Wed, Jun 23, 2004 - Page 3 News List

Separation of roles called helpful to reform agenda

By Chang Yun-ping  /  STAFF REPORTER

President Chen Shui-bian's (陳水扁) plan to relinquish the Democratic Progressive Party (DPP) chairmanship came as a structural transformation for the DPP to ultimately minimize the party's role in the administration, political sources said yesterday.

Analysts and academics said Chen's quitting the party chairmanship will be conducive to the future constitutional reform and reduce Chen's burdens by untying the DPP from the administration.

Hsu Yung-ming (徐永明), an Academia Sinica social sciences researcher said the party's leadership function should be simplified and detached from the administration to leave policy-making to the administration.

"The party leadership has no ability to form national policies; therefore, it is basically not capable of leading state affairs. All the resources and talent are in the administrative branches. However, if Chen wants to put them [administrative officials] in the DPP's Central Standing Committee, the party's decision-making mechanism, it would create a great burden for Chen," Hsu said.

Currently Premier Yu Shyi-kun, major Cabinet officials such as Chairwoman of the Council for Labor Affairs Chen Chu (陳菊), Cabinet Spokesperson Chen Chi-mai (陳其邁) and Presidential Office Secretary General Su Tseng-chang (蘇貞昌) all double as DPP Central Standing Committee members. These officials must convene committee meetings on a weekly basis and sometimes reach major policy decisions through these meetings.

Hsu said Chen's election victory has consolidated his power base and therefore he would not need to depend on the backing of the DPP to solidify his position.

"Now Chen's concurrent position as the party chairman has become a liability for him, especially when he is taking on the task of making a new constitution. For the purpose of maintaining neutrality while pursuing [this goal], Chen's stepping down as party chairman could allow him more space to talk with opposition leaders," Hsu said.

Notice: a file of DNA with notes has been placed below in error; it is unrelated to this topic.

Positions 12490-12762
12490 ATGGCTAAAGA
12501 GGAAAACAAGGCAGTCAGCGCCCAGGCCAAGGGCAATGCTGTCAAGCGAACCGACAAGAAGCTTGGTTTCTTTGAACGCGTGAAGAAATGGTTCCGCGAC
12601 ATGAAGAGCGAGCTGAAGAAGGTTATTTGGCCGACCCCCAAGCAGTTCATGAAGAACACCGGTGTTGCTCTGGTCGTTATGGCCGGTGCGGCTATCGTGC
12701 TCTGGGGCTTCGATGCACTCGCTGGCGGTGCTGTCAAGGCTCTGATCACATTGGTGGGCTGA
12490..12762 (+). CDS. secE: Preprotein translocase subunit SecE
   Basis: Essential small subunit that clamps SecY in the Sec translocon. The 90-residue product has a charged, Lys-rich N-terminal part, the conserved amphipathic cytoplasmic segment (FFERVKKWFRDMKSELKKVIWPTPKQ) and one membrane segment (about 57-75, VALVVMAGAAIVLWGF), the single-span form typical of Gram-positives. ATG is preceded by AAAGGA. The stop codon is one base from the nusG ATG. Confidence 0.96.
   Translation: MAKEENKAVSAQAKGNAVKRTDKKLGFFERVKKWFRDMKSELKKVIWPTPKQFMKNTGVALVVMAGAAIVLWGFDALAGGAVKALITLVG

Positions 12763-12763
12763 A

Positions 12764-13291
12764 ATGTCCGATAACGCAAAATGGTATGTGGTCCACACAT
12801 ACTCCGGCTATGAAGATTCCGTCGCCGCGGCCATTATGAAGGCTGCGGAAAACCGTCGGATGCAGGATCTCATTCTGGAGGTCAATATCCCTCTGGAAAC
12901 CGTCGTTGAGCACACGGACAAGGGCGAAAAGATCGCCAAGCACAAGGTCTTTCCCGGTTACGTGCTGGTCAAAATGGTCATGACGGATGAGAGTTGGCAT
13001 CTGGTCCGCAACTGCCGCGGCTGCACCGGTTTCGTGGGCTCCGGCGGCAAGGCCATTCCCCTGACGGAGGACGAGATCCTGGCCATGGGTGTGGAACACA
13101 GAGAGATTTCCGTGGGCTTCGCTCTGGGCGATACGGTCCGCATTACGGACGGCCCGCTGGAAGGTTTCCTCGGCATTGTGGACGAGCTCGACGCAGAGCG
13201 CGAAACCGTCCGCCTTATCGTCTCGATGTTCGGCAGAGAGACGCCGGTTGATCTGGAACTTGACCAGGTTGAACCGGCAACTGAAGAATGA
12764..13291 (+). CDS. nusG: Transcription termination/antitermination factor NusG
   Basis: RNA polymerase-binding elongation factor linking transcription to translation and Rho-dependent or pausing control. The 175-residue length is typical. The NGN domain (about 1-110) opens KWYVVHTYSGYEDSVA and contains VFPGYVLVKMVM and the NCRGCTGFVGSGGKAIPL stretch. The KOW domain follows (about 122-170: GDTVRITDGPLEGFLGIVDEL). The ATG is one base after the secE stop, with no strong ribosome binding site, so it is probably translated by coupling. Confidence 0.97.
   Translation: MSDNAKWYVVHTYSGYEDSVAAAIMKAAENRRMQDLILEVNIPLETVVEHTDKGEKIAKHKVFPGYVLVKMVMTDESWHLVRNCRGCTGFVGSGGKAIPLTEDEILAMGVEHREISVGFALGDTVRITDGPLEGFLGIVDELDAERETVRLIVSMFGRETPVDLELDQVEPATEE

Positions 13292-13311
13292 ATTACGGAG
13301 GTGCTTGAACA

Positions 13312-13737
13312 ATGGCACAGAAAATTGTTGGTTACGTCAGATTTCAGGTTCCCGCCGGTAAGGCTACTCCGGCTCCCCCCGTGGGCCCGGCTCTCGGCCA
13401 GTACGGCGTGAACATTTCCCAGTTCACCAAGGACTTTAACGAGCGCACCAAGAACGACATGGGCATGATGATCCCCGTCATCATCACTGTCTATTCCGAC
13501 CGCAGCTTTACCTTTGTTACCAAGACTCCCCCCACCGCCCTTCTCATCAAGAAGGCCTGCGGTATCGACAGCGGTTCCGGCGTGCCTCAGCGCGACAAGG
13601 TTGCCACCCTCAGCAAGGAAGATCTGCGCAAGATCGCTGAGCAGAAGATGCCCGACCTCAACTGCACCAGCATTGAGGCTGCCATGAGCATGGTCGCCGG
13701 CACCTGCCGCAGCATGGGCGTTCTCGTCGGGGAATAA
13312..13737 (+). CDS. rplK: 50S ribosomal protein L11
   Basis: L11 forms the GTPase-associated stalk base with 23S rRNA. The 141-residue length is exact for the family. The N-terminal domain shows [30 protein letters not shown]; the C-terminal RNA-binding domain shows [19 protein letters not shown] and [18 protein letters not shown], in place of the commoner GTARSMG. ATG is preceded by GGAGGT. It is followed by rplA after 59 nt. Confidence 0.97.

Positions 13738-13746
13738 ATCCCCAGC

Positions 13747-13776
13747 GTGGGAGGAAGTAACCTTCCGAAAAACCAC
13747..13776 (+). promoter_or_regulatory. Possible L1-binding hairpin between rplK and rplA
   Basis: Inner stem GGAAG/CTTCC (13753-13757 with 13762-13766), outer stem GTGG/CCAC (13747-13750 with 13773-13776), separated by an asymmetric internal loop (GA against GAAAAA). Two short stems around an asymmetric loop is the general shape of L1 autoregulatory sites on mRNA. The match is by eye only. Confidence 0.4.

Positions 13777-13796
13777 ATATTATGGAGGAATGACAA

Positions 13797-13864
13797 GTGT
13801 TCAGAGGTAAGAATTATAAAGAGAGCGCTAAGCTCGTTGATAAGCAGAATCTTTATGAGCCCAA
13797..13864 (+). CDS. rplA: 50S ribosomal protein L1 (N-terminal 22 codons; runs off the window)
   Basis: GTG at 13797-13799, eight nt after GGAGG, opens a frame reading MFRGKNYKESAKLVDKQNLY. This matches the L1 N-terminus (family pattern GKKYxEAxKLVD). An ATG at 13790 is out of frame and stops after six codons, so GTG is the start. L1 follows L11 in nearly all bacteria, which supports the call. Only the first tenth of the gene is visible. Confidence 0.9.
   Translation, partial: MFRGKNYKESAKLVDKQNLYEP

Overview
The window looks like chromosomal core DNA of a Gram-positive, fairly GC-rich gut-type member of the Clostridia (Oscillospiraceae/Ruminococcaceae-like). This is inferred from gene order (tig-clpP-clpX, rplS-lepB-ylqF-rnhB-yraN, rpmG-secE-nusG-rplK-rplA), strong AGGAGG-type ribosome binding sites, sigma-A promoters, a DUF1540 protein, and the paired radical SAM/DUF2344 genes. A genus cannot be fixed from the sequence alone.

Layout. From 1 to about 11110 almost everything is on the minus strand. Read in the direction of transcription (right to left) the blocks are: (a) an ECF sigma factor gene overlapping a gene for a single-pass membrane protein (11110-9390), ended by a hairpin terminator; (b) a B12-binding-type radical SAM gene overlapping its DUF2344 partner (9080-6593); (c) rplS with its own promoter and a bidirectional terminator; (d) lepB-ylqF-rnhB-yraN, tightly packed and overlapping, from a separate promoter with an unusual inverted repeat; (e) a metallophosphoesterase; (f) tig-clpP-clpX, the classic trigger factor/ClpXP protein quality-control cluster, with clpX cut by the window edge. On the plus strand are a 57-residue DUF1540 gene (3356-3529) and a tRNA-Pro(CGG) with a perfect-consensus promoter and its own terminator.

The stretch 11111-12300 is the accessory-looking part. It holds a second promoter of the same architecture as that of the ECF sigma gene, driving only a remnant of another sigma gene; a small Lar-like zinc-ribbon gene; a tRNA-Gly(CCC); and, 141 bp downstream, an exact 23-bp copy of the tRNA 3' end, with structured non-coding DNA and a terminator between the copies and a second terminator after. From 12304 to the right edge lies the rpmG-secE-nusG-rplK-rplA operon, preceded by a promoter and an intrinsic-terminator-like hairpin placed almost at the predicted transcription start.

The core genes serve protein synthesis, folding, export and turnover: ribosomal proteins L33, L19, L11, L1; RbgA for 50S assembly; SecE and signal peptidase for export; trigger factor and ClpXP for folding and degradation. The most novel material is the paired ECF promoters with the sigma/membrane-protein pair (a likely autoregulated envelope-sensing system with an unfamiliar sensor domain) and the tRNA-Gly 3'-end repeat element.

Chen became the DPP chairman in 2002 to strengthen his position and step up cooperation and coordination between the party and administration.

Hsu said the recent controversy regarding how Chen would relinquish his chairman position and squabbles over whether factional politics should be eradicated should not be viewed as undermining Chen's sincerity in seeking reforms.

"Chen should have made clear in the first place that he would resign the party chairmanship; then it would have been a lot easier for him to ask factional forces to withdraw from the operations of the administration and party headquarters. But after all, the purpose of these initiatives meant well, if they could have been conveyed more clearly," Hsu said.

Chin Heng-wei (金恆煒), editor-in-chief of Contemporary Monthly said those problems deriving from the new method to choose a party chairman were just technicalities.

"Chen's eventual goal is to detach himself from the party chairmanship so that he can allow the new DPP chairman to mediate among different party leaders and thus subdue opposition to the constitutional reform plan," Chin said.

Meanwhile, Chin said the DPP is facing a structural challenge to overhaul the position and function of the party.

Before the DPP came to power, he said, it had never thought it would one day become a ruling party. But now with Chen's winning a second term, the DPP has to think how to transform itself from a structure set for an opposition party into a ruling party, which is an assistance to the administration instead of overriding the administration, Chin said.

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